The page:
Even with the economic downturns, heightened Internal Revenue Service (IRS) scrutiny, and ever-increasing compliance complexity that have marked the last decade, nonqualified deferred compensation plans (NDCPs) remain popular and highly effective executive benefit plans. In addition to providing executives with tax-deferred benefits in excess of their qualified plan benefits, these plans also can be structured to serve a wide range of corporate agendas (e.g., golden handcuffs, recruitment, performance incentives, etc.).
However, what could and should be a “win-win” proposition for employers and executives alike can quickly degenerate into a “lose-lose” bet if the players cannot keep track of the compliance cards that cover their plan’s hand. Whether plan sponsors are opening with the initial draw of the design, drafting and communication of NDCPs, or dealing with the ongoing administration of their existing plans, they must ensure that these compliance cards do not get lost in the shuffle. The compliance stakes are very high for both the employers and executives.
For example, employers need to be concerned about violations of Section 409A because the penalties for such violations are significant, and are imposed directly on the executive who receives the deferred compensation. While employers are not directly subject to penalties for these violations, they may decide or have agreed to pay any 409A tax penalties incurred by their employees. Furthermore, employers may face associated tax reporting and withholding penalties.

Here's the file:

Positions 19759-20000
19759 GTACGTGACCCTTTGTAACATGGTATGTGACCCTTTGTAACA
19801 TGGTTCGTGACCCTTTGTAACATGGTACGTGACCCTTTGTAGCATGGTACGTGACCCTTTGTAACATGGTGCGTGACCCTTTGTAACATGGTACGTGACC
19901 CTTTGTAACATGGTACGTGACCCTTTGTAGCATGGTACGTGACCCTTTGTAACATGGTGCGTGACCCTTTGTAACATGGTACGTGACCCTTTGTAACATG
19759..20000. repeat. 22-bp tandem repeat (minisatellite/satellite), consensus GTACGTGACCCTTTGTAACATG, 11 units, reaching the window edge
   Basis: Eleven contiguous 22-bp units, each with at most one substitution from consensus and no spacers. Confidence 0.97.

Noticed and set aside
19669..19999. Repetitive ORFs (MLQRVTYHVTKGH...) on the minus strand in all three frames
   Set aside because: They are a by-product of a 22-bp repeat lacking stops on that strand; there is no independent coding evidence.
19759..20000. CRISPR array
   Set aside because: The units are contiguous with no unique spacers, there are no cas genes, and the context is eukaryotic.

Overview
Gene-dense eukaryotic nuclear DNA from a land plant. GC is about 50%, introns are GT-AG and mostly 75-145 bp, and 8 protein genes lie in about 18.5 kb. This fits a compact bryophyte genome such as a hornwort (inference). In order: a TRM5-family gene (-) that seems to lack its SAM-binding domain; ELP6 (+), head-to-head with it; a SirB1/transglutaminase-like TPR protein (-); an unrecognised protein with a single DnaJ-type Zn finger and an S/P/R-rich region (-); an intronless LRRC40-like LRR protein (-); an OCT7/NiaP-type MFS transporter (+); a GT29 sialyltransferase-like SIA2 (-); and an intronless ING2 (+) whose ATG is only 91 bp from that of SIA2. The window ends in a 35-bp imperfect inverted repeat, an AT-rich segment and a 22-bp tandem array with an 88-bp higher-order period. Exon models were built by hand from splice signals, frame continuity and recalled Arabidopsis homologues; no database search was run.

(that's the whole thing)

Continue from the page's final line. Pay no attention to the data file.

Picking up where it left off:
Based on our experience with these plans, we have identified the following 12 traps as the areas to which plan sponsors need to pay particular attention:
1. 409A plan recognition
2. Plan document requirement
3. “Top-Hat” group determination
4. 409A grandfathering
5. Application of FICA taxation
6. Timing of deferral elections
7. 401(k) contingent benefit rule
8. Timing of distributions
9. Forms of distributions
10. NDCP/defined benefit (DB) plan funding connection
11. Plan termination rules
12. Separate rules for tax-exempt organizations
Throughout 2016, we will be examining one of these issues each month. Whether you deal with NDCPs from the human resources or administrative perspective, these posts will alert you to some of the most common, most problematic, and potentially costliest errors that plan sponsors and/or participants make in these plans. Rather than delve into a highly technical review of the intricacies of the applicable regulations, the above listed 12 traps will be explored, intending to provide guidance regarding not only what to watch out for but also what proactive steps should be taken to avoid these traps.